The end of the stethoscope? Incredible wireless system allows doctors to monitor a patient's heart using radio waves

Monday, November 27, 2017

Source: Daily Mail

The doctor's stethoscope has been a symbol of the medical profession for generations.

But its days could be numbered as scientists have devised a way of monitoring a patient's heart without touching the skin using radio waves.

They can also monitor other vital signs such as blood pressure without using an uncomfortable cuff on the arm as well as a patient's breathing rate.

nstead of taping electrodes to the skin – or making patients wear a blood pressure cuff – wireless tags are worn – attached to the sleeve of a patient's top, and to their chest.

The tags mean a patient can move around while being monitored away from their machines.

Potentially, a whole ward full of patients could be monitored at one time by the system.

It also means they can monitor patients at night as they sleep without waking them.

The monitoring system works by measuring how much of a radio signal is reflected from the body by the wireless tags – and how much is absorbed.

By comparing the two, the scientists say they can measure the movement of internal organs such as the lungs and heart.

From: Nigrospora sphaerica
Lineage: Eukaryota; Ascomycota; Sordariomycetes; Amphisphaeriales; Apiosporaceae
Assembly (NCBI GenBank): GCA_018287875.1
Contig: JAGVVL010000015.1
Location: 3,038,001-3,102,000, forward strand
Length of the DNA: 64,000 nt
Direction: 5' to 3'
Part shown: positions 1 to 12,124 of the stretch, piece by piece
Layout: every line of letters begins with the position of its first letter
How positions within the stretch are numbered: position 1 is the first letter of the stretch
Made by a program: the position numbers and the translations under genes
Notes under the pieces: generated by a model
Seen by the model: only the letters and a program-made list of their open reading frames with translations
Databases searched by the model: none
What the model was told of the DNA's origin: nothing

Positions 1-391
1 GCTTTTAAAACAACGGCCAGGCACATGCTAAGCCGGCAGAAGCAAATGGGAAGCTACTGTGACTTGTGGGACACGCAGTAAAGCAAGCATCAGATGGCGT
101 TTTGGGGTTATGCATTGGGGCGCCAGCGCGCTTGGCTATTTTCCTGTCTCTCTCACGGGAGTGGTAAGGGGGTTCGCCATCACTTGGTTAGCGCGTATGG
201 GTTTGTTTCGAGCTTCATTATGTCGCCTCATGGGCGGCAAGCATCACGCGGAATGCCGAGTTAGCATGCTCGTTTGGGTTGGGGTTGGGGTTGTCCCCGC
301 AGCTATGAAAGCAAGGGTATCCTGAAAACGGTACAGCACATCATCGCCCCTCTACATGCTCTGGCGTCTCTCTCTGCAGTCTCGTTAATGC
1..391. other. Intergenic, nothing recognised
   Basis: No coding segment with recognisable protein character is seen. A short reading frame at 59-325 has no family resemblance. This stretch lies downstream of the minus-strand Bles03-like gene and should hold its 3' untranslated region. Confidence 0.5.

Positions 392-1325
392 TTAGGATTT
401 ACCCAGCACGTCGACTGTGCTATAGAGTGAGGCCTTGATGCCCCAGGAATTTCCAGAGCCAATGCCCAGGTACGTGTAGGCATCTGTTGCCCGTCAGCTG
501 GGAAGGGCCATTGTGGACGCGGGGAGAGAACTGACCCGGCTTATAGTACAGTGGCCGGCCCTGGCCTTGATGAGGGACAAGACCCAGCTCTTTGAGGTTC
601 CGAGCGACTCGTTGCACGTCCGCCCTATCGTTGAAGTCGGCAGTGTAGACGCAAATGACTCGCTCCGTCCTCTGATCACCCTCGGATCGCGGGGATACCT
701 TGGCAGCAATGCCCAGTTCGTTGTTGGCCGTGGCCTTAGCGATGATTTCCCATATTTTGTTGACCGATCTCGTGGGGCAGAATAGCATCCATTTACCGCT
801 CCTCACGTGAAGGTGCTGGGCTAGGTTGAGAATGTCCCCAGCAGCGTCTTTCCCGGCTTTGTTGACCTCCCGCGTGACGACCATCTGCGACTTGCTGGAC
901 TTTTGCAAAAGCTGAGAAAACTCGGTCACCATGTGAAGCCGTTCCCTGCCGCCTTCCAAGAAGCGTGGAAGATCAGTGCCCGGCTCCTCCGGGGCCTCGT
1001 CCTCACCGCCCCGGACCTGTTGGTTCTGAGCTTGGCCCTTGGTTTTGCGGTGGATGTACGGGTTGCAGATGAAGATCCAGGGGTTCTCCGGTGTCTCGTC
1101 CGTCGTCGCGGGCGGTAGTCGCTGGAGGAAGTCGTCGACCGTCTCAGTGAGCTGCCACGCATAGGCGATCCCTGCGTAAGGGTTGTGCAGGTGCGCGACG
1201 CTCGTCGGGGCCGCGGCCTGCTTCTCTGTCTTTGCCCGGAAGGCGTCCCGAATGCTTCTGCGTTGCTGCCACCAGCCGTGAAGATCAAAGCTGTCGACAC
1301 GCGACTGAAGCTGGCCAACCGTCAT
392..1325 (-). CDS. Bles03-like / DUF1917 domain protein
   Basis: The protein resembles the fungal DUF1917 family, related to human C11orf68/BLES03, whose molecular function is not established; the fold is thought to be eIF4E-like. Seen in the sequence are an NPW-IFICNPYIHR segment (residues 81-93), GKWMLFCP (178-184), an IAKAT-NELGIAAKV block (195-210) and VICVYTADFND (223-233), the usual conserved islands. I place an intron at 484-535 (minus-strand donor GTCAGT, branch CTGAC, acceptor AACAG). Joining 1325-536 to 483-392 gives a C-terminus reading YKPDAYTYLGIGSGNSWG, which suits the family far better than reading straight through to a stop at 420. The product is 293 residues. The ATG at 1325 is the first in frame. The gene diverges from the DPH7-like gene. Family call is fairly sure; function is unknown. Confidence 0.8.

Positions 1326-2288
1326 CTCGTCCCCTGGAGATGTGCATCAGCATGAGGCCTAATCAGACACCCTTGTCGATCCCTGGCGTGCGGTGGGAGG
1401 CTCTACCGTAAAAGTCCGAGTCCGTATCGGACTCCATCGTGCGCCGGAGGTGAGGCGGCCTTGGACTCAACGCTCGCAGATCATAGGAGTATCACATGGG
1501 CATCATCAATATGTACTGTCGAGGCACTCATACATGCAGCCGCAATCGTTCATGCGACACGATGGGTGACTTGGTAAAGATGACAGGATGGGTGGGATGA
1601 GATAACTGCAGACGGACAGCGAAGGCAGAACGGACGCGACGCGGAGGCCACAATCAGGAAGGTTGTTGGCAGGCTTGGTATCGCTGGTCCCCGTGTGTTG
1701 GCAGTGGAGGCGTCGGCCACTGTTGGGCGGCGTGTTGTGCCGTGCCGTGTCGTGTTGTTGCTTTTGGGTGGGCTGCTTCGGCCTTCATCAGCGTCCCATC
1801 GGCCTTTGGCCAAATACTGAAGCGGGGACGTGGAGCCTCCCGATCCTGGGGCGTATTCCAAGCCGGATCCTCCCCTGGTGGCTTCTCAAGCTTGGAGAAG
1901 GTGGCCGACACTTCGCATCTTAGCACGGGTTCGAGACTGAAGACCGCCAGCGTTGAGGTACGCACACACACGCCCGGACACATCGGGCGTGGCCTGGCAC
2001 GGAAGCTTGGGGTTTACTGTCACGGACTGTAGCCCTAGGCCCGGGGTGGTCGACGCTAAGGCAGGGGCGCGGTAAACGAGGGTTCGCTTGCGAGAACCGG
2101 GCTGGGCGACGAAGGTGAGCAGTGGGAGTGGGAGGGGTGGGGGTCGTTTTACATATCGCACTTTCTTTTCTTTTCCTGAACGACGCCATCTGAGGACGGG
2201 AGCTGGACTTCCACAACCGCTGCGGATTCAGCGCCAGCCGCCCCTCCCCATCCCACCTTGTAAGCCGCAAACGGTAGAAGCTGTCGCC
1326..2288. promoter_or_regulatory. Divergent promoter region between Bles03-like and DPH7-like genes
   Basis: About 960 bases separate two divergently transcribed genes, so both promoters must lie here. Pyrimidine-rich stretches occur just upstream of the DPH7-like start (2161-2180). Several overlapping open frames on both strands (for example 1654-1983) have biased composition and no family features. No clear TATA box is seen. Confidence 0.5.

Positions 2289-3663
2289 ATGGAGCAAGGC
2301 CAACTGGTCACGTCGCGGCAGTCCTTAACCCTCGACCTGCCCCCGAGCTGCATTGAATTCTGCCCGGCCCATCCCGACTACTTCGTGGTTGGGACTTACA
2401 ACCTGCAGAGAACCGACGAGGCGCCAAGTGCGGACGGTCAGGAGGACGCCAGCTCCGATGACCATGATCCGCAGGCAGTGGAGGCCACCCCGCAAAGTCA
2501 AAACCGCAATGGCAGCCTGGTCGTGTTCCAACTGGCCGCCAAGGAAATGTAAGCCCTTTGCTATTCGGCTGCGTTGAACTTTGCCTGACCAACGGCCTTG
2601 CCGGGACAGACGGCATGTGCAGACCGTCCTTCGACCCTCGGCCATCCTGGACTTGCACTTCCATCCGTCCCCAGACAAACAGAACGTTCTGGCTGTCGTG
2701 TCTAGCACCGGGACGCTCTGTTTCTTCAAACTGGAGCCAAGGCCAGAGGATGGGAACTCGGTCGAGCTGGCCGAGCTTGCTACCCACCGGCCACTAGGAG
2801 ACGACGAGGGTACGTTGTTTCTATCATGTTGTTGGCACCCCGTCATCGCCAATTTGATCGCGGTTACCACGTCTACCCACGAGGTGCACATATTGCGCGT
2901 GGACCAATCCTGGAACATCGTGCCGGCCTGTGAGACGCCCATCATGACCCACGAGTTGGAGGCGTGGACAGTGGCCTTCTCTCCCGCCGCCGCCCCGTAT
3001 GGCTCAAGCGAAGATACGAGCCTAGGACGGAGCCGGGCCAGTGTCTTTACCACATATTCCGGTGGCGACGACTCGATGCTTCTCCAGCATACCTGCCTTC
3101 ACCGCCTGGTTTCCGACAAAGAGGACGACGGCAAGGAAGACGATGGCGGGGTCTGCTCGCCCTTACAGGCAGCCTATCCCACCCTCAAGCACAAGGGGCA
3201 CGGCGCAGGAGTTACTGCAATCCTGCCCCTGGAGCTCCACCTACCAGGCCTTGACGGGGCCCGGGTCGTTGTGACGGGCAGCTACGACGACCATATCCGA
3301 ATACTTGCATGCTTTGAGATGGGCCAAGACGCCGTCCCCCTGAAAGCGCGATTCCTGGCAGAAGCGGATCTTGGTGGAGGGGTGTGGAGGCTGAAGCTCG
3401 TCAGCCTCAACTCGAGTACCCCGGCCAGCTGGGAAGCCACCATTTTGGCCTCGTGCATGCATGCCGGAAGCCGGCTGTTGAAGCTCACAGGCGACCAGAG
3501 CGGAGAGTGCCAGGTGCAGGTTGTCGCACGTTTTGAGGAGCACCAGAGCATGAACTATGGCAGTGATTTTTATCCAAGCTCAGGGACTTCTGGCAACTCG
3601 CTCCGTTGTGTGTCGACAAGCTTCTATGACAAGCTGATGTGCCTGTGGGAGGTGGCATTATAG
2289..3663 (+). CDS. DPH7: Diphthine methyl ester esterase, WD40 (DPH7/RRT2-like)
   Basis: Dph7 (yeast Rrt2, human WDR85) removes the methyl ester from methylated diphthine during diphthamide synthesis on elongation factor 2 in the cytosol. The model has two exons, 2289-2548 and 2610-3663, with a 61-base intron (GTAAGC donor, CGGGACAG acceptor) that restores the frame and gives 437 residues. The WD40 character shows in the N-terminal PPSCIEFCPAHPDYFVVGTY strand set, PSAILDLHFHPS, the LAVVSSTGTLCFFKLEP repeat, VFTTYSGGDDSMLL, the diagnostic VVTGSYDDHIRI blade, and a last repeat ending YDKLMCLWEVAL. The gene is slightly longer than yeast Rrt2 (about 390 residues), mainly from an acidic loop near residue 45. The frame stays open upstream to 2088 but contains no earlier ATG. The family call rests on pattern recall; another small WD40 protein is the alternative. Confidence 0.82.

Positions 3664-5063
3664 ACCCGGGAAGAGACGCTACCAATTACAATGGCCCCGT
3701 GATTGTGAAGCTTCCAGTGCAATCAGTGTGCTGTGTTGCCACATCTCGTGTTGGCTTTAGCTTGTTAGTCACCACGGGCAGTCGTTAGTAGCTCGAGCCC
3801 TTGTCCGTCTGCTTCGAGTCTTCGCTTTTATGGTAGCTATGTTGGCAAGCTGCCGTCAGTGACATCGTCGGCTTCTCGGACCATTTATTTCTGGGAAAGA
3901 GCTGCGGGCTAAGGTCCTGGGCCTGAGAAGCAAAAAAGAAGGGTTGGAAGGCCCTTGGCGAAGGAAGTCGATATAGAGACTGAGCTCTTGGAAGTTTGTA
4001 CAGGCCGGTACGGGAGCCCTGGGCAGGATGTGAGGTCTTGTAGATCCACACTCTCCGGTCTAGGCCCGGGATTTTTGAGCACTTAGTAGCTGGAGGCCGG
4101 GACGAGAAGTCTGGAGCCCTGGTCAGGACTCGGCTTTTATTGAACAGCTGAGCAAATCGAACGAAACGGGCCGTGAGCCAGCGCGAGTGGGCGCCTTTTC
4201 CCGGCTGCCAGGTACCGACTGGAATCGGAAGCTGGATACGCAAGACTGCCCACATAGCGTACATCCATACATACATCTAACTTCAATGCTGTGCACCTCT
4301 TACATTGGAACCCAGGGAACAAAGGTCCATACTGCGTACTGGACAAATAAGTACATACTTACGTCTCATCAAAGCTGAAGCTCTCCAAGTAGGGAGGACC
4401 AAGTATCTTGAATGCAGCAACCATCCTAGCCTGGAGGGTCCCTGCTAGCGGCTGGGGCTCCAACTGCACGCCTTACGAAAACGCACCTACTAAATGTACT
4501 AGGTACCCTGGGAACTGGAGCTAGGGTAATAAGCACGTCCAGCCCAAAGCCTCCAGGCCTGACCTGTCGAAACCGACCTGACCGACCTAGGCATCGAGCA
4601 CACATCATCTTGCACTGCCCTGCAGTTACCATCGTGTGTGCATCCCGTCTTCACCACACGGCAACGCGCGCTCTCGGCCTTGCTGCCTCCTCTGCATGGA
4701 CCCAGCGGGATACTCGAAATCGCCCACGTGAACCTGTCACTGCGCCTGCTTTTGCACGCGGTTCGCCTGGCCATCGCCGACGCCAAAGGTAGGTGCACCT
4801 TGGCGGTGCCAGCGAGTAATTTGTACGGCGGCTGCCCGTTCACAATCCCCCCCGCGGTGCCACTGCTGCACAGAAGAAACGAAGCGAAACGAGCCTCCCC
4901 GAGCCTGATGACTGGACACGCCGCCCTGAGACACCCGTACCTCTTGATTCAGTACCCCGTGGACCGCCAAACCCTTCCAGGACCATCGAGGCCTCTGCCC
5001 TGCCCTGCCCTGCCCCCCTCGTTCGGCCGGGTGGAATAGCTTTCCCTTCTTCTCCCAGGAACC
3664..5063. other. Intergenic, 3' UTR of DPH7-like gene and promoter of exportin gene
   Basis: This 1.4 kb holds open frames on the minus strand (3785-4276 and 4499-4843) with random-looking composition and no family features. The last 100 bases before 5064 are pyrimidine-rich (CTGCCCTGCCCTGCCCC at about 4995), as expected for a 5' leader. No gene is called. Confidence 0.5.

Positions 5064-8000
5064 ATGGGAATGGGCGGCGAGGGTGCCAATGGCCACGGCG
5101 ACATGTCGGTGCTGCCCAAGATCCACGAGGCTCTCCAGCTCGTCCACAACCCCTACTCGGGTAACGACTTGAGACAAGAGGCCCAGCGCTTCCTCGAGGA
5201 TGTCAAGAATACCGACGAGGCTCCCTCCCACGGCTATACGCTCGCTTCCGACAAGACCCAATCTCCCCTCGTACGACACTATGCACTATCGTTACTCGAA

Researchers from Cornell University unveiled their system in the journal Nature Electronics.

The feedback can then be collected to retrieve the heart rate, blood pressure, respiration rate, and breath effort – how hard or easy the patient finds breathing.

In tests, the system  was tested on a volunteer who sat on a chair for 30 minutes, and also carried out 'moderate activity'.

The system could read signals from antennae in the detectors at the wrist and chest from a distance of from around 6.5 ft away.

The researchers, led by Xiaonan Hui, write: 'Our system is capable of monitoring multiple people simultaneously and could lead to the cost-effective automation of vital sign monitoring in care facilities.'

They add: 'Our non-contact sensing of blood pressure presents significant advantages over direct pressure-based methods, which cause discomfort and disrupt the circadian rhythm, especially in long-term monitoring of elderly patients.' 

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